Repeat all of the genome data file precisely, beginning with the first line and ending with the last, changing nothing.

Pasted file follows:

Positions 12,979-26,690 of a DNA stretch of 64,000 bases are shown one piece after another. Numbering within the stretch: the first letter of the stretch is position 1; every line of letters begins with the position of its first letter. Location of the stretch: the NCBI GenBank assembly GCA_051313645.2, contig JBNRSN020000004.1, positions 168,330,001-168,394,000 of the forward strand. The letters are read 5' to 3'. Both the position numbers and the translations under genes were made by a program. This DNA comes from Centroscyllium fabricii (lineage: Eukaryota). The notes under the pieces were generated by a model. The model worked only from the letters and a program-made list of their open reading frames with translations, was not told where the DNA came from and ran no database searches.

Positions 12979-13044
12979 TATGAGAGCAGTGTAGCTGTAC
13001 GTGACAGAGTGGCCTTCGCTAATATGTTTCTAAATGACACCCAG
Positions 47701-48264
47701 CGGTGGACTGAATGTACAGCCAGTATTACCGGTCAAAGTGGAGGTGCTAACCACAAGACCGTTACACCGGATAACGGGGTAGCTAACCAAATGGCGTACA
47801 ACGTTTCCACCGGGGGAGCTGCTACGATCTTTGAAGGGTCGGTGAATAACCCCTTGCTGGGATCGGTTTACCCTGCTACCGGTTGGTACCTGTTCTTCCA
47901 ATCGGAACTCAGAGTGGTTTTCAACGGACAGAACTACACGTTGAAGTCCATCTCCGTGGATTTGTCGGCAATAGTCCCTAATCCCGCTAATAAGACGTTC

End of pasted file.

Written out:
Positions 12,979-26,690 of a DNA stretch of 64,000 bases are shown one piece after another. Numbering within the stretch: the first letter of the stretch is position 1; every line of letters begins with the position of its first letter. Location of the stretch: the NCBI GenBank assembly GCA_051313645.2, contig JBNRSN020000004.1, positions 168,330,001-168,394,000 of the forward strand. The letters are read 5' to 3'. Both the position numbers and the translations under genes were made by a program. This DNA comes from Centroscyllium fabricii (lineage: Eukaryota). The notes under the pieces were generated by a model. The model worked only from the letters and a program-made list of their open reading frames with translations, was not told where the DNA came from and ran no database searches.

Positions 12979-13044
12979 TATGAGAGCAGTGTAGCTGTAC
13001 GTGACAGAGTGGCCTTCGCTAATATGTTTCTAAATGACACCCAG
Positions 47701-48264
47701 CGGTGGACTGAATGTACAGCCAGTATTACCGGTCAAAGTGGAGGTGCTAACCACAAGACCGTTACACCGGATAACGGGGTAGCTAACCAAATGGCGTACA
47801 ACGTTTCCACCGGGGGAGCTGCTACGATCTTTGAAGGGTCGGTGAATAACCCCTTGCTGGGATCGGTTTACCCTGCTACCGGTTGGTACCTGTTCTTCCA
47901 ATCGGAACTCAGAGTGGTTTTCAACGGACAGAACTACACGTTGAAGTCCATCTCCGTGGATTTGTCGGCAATAGTCCCTAATCCCGCTAATAAGACGTTC